SARASOTA, Fla. -- For the third straight spring training, Pedro Alvarez has signed a contract with the Baltimore Orioles.
Two years ago, he signed a major league contract with the team March 10. Last year, he signed a minor league contract March 13.
Alvarez's Feb. 26 signing
this year gives him more time to prepare.
After using him as a designated hitter in 2016, the Orioles decided to try Alvarez in the outfield last season. But that experiment was quickly abandoned after a few weeks at Triple-A Norfolk.
"There's a familiarity," Alvarez said. "In my case, compared to the last two years, last year, I think I was here for 10 days, the year before, I was in camp for maybe 15 days. This feels almost like a full camp. I'm excited to be here, to get to spend this time here, to get this opportunity to be here again."
Manager Buck Showalter said he expected Alvarez, who took batting practice Feb. 26, to play within the next week. The 31-year-old signed a minor league contract, and he'll earn $1 million if he's added to the 40-man roster and can earn up to $2 million in performance bonuses.
It will be hard to for Alvarez to make the club because he's no longer actively trying the outfield, and the team has Chris Davis to play first base with Mark Trumbo as the designated hitter.
That was the case last season when Alvarez went to Norfolk, batting .239 with 26 home runs and 89 RBIs before he was recalled Sept. 1. In 14 games with the Orioles, Alvarez hit .313 with one home run and four RBIs.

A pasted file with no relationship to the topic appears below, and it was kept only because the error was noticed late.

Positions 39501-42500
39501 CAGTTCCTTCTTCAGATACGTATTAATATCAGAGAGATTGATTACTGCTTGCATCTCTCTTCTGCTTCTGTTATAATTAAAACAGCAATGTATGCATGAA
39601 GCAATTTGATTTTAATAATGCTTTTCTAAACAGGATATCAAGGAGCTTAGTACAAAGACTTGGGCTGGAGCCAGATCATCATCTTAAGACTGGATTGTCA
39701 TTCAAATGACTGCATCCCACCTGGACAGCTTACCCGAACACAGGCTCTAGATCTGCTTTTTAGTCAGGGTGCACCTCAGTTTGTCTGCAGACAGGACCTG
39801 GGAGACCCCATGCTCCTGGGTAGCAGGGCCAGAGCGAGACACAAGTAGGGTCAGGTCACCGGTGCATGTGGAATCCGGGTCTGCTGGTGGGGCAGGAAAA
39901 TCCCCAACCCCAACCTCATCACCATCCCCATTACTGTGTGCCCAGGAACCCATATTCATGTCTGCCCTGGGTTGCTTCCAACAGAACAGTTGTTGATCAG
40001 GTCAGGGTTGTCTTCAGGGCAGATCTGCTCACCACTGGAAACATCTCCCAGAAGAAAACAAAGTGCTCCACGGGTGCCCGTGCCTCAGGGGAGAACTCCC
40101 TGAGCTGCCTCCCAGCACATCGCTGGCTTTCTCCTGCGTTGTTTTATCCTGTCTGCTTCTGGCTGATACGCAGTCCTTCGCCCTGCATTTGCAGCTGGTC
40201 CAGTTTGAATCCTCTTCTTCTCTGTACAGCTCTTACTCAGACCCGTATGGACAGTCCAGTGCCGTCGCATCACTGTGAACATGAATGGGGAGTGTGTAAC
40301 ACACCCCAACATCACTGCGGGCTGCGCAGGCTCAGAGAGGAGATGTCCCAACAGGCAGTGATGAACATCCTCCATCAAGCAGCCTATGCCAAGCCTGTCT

"He's a great depth piece for us," Showalter said. "I think he really learned some things about himself as a hitter last year, especially the second half of the season. It was fun to watch. When he came up to us, he was really good I thought. So it's always comforting to have someone like him as a depth piece."
Alvarez will take ground balls at first, but said the outfield experience he gained last year helped him to "be more athletic in the infield" and overall.
Showalter liked what he saw of Alvarez late in the 2017 season.
"I could just tell he had a real calmness about him," Showalter said. "He had a plan every time he went up there. He was under control. He made them throw the ball over the plate. He didn't miss many pitches. You could tell he was really in a good place and comfortable hitting with the approach he was taking. It was the same thing they had been saying there. Sometimes with a season like last year, it takes about half of it to figure out."
Alvarez received warm greetings on the field before taking batting practice.
"Obviously, this is an organization that's welcomed me with open arms," Alvarez said. "I have a good rapport with a lot of staff and players here. Obviously, this is a place where, in terms of fit and comfort, from a comfort level, this is definitely a place where I definitely saw myself coming to again."